Sunday, June 21, 2009

People Who Eat People (Are the Luckiest People in the World)

I just finished reading Max Brooks' World War Z. It's not the kind of book that I would usually read, but I decided to give it a shot on the recommendation of my brother-in-law-in-law. It's an easy read, but it didn't do a lot for me. It's set in the not-too-distant future and chronicles the zombie war though interviews with the people who survived it.

The zombie myth is so pervasive and well-understood in modern culture that this book doesn't really need to spend much time explaining what zombies are and how they work, though I found the way that Brooks delicately examined nearly every tactical aspect of what a war against the undead would look like one of the most compelling parts of the story. I did a little research of my own after reading the book, and I was surprised to learn how modern the zombie myth is. While it's origins are somewhat unclear, it's likely derived from Haitian Vodou and was introduced into popular culture almost single-handedly by the films of George Romero.

In film and literature, zombies are generally used stand-ins for the fears that are gnawing at society at the time. I'm not sure what, if anything, the zombies are supposed to represent in this book. The war on terror is an obvious choice. I think Brooks leaves the story loose enough to allow the reader to provide his own stand-in.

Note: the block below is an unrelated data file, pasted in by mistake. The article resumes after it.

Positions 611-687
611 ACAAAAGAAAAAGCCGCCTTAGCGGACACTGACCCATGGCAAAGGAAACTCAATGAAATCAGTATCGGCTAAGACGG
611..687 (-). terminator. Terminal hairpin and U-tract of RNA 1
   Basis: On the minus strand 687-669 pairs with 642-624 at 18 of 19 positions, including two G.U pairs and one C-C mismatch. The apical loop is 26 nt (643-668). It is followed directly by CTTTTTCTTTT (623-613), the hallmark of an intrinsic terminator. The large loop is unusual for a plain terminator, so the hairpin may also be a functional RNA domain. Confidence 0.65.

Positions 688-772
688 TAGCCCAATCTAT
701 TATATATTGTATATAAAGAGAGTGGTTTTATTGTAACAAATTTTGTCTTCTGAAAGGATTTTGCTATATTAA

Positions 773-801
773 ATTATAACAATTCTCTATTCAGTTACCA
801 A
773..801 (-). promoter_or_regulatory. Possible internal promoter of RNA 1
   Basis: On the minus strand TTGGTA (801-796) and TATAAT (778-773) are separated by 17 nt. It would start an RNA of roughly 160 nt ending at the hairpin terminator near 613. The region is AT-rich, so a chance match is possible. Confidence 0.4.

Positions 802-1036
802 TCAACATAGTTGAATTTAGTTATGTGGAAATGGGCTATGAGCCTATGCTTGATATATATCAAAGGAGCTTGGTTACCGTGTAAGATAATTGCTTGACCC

Brooks applies the same precision to the geopolitical aspects of World War Z that he does to the technical aspects of zombie combat, and that's where the book really falls short. I found the politics of the story far too predictable. The nations that fared best in the war were, for the most part, fortress societies. Nations with authoritarian streaks used the war to consolidate their power. Without going into too much detail, the chapters dealing with wartime Japan were so stereotyped that it almost read like a pamphlet written by far-right Japanese nationalists as a cautionary call to arms. Brooks definitely did his homework, but there's a real lack of imagination in the geopolitical parts of the story.

I generally avoid stories built around dialogue because it's really hard to write compelling dialogue. World War Z is far from the worst book I've ever read in this department, but the dialogue isn't great. Since it's written in interview form, there really isn't any time to do much character development.

I hear that the book is being made into a movie. I think it could be pretty good as a film, especially if they can whittle the story down to a few compelling characters.

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